CAN THE UK MAKE A PROFIT ON ITS BANK STAKES TOO?

The US Treasury invested a total of $45bn to bail out Citigroup (headed by Vikram Pandit), taking control of 27 per cent of the banking giant. The government has slowly whittled down its stake, with the bank paying back $20bn in preferred stock earlier this year. Last week the government sold 2.4bn shares for $10.5bn. It now estimates it has a cumulative $12bn profit from the bailout, including interest and dividends of $2.9bn.

The Government currently holds a total of 27.6bn ordinary shares in Lloyds (headed by Eric Daniels), including 15.8bn shares taken up in Lloyds’ rights issue. This is equivalent to 41 per cent of total share capital. The total government outlay was £20.3bn. Lloyds’ current market cap is £45bn, valuing the government’s stake at £18bn, meaning an immediate sale would lose the taxpayer in the region of £2bn.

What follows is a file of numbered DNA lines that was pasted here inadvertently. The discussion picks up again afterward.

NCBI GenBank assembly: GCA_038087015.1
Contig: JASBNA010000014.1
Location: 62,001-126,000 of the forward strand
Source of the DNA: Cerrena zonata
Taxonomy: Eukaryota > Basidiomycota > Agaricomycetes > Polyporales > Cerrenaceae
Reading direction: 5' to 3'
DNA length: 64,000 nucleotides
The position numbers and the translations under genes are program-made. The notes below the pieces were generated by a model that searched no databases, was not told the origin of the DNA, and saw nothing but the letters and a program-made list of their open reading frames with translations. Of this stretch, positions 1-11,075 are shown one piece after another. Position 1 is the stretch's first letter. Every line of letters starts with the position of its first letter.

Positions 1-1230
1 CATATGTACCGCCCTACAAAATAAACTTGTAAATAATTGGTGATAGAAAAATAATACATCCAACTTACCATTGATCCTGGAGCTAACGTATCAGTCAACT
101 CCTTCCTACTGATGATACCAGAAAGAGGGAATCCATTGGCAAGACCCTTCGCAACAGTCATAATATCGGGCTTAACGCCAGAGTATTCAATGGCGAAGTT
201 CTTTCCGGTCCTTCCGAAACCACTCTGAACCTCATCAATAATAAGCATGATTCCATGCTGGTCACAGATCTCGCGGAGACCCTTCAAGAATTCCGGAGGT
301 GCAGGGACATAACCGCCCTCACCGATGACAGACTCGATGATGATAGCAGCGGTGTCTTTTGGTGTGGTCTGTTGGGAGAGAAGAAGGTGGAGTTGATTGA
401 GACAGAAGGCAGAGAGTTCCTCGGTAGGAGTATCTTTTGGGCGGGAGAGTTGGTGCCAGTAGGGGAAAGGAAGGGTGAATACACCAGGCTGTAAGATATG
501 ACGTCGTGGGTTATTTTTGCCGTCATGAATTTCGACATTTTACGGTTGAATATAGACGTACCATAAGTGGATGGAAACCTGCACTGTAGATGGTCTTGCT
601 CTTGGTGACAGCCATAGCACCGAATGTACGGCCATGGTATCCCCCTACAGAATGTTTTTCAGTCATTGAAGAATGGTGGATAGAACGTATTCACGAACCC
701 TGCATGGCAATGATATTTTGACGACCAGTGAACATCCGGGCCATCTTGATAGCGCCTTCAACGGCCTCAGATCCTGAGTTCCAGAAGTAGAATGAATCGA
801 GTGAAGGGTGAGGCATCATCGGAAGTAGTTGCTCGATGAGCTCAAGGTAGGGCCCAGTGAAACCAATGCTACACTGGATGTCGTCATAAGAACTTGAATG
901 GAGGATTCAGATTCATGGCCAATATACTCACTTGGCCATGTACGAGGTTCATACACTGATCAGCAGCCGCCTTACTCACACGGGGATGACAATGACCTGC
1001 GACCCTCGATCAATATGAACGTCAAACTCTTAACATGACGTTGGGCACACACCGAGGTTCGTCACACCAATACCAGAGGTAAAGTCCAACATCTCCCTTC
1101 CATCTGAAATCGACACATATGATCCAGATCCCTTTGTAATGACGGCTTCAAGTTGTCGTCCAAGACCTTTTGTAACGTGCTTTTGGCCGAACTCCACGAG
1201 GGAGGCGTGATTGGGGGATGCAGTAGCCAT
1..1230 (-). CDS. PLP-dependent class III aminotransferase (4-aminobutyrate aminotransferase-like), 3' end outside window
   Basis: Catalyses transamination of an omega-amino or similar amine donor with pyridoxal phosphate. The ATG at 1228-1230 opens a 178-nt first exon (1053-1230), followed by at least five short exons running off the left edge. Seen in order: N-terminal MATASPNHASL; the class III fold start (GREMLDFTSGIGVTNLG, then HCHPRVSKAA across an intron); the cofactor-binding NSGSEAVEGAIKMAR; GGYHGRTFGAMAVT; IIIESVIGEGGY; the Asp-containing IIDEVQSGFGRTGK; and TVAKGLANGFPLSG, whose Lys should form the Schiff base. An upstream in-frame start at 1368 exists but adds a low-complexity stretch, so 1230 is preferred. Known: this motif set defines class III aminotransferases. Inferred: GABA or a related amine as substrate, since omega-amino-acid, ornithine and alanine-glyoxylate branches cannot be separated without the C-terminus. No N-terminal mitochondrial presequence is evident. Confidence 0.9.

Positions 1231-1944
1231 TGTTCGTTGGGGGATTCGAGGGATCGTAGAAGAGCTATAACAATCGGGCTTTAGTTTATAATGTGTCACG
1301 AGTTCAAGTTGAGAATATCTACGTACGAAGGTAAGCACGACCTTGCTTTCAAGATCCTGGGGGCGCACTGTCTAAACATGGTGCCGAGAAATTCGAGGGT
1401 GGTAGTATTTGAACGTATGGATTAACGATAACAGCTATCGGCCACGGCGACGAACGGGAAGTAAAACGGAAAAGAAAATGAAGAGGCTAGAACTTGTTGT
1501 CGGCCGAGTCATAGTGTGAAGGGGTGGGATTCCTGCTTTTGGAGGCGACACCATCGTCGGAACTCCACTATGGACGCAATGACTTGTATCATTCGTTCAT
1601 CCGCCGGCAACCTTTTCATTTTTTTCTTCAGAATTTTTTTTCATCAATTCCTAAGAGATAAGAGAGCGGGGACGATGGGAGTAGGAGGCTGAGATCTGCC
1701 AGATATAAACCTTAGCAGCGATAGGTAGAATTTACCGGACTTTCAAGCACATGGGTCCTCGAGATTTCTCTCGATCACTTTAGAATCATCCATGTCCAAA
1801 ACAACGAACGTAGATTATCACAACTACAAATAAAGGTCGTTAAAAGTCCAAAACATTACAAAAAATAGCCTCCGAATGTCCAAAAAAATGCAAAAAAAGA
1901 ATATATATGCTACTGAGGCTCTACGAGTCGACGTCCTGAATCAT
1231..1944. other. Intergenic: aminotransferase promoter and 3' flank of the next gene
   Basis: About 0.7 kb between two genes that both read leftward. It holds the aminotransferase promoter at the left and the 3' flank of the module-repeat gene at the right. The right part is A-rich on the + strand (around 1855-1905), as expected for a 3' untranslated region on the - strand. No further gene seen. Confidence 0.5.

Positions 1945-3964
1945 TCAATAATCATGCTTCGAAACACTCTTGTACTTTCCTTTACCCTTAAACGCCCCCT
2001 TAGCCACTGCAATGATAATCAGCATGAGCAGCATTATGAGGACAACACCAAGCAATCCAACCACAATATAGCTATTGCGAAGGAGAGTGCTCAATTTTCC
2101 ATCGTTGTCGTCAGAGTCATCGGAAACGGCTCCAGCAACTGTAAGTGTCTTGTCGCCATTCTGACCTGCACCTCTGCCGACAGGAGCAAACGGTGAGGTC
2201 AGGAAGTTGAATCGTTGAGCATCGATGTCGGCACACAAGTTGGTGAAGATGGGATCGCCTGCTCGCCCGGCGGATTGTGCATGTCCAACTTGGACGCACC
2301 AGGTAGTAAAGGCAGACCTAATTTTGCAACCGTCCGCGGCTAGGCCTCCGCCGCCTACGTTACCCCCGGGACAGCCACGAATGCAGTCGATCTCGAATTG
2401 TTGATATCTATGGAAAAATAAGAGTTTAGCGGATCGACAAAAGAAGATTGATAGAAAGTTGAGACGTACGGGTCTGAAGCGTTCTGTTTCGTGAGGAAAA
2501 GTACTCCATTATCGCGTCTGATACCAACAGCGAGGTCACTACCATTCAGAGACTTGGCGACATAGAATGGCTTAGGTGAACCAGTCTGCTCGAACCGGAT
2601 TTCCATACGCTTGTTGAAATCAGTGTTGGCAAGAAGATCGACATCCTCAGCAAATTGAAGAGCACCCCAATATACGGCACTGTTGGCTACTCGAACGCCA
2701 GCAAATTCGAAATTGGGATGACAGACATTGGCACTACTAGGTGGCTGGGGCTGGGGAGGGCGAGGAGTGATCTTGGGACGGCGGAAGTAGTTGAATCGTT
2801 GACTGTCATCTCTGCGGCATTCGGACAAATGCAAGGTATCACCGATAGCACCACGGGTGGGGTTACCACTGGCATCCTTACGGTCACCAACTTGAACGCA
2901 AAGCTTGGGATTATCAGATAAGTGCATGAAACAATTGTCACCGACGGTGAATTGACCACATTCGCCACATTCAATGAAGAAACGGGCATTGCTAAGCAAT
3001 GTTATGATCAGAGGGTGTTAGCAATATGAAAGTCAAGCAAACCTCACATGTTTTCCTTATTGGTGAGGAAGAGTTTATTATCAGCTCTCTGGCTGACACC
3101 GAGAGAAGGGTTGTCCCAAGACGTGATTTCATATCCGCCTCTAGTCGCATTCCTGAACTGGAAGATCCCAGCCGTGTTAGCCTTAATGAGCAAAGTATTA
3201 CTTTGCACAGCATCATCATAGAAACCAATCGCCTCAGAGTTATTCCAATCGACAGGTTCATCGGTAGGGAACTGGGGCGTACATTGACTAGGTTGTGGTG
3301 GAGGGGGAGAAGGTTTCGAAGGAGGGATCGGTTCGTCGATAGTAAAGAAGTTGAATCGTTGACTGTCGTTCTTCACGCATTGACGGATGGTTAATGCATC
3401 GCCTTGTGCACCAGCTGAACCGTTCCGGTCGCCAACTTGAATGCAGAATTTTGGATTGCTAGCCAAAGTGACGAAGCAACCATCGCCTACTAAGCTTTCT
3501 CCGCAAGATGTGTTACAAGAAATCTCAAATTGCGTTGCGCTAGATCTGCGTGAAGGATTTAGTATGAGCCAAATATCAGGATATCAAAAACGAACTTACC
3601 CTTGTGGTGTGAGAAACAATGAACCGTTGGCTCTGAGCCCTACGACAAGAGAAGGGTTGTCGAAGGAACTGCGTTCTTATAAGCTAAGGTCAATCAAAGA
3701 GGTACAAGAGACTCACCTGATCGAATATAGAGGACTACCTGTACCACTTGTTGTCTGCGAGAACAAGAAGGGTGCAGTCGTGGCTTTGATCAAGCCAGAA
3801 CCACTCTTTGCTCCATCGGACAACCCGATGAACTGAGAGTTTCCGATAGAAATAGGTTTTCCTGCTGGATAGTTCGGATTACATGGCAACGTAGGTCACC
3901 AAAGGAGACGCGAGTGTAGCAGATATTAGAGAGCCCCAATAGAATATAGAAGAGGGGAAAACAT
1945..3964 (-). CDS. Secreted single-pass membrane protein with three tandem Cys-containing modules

The Government currently holds a total of 90.6bn shares in RBS (headed by Stephen Hester), including 51.0bn non-voting B shares. This is equivalent to 68 per cent of voting share capital and 83 per cent of total share capital. The total government outlay was £45.5bn. RBS’ current market cap is £45bn, valuing the government’s stake in the bank at £37bn – meaning an immediate sale would lose the taxpayer £8bn.